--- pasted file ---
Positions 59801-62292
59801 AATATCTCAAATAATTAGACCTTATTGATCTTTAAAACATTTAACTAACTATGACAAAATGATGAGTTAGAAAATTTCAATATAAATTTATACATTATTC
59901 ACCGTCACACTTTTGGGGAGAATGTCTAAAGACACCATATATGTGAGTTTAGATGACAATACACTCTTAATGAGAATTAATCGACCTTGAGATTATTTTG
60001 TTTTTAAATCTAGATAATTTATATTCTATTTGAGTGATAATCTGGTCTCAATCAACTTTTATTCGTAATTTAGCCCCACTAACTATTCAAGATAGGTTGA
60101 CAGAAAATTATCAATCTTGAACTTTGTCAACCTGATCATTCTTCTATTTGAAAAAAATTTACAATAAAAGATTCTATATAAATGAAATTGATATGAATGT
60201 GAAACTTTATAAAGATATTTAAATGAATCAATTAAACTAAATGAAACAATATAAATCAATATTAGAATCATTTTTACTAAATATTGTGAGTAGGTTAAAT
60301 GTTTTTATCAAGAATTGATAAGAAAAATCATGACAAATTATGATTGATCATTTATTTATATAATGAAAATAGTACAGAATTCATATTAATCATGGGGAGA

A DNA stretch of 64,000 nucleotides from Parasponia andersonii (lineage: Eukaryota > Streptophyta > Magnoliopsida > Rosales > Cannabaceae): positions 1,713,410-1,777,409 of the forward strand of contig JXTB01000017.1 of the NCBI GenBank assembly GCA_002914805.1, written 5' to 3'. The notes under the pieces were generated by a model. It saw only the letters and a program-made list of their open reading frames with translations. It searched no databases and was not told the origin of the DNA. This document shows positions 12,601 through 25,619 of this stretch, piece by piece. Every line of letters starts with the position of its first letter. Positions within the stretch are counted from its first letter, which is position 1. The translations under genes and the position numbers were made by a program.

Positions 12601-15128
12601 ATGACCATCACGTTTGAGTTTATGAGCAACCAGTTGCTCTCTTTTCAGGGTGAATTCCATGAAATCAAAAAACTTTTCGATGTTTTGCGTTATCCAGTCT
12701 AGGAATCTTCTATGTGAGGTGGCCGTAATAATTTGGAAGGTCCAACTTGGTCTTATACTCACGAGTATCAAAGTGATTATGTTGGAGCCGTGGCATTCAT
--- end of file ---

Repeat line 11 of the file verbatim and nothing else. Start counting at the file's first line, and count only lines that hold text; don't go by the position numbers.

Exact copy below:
12701 AGGAATCTTCTATGTGAGGTGGCCGTAATAATTTGGAAGGTCCAACTTGGTCTTATACTCACGAGTATCAAAGTGATTATGTTGGAGCCGTGGCATTCAT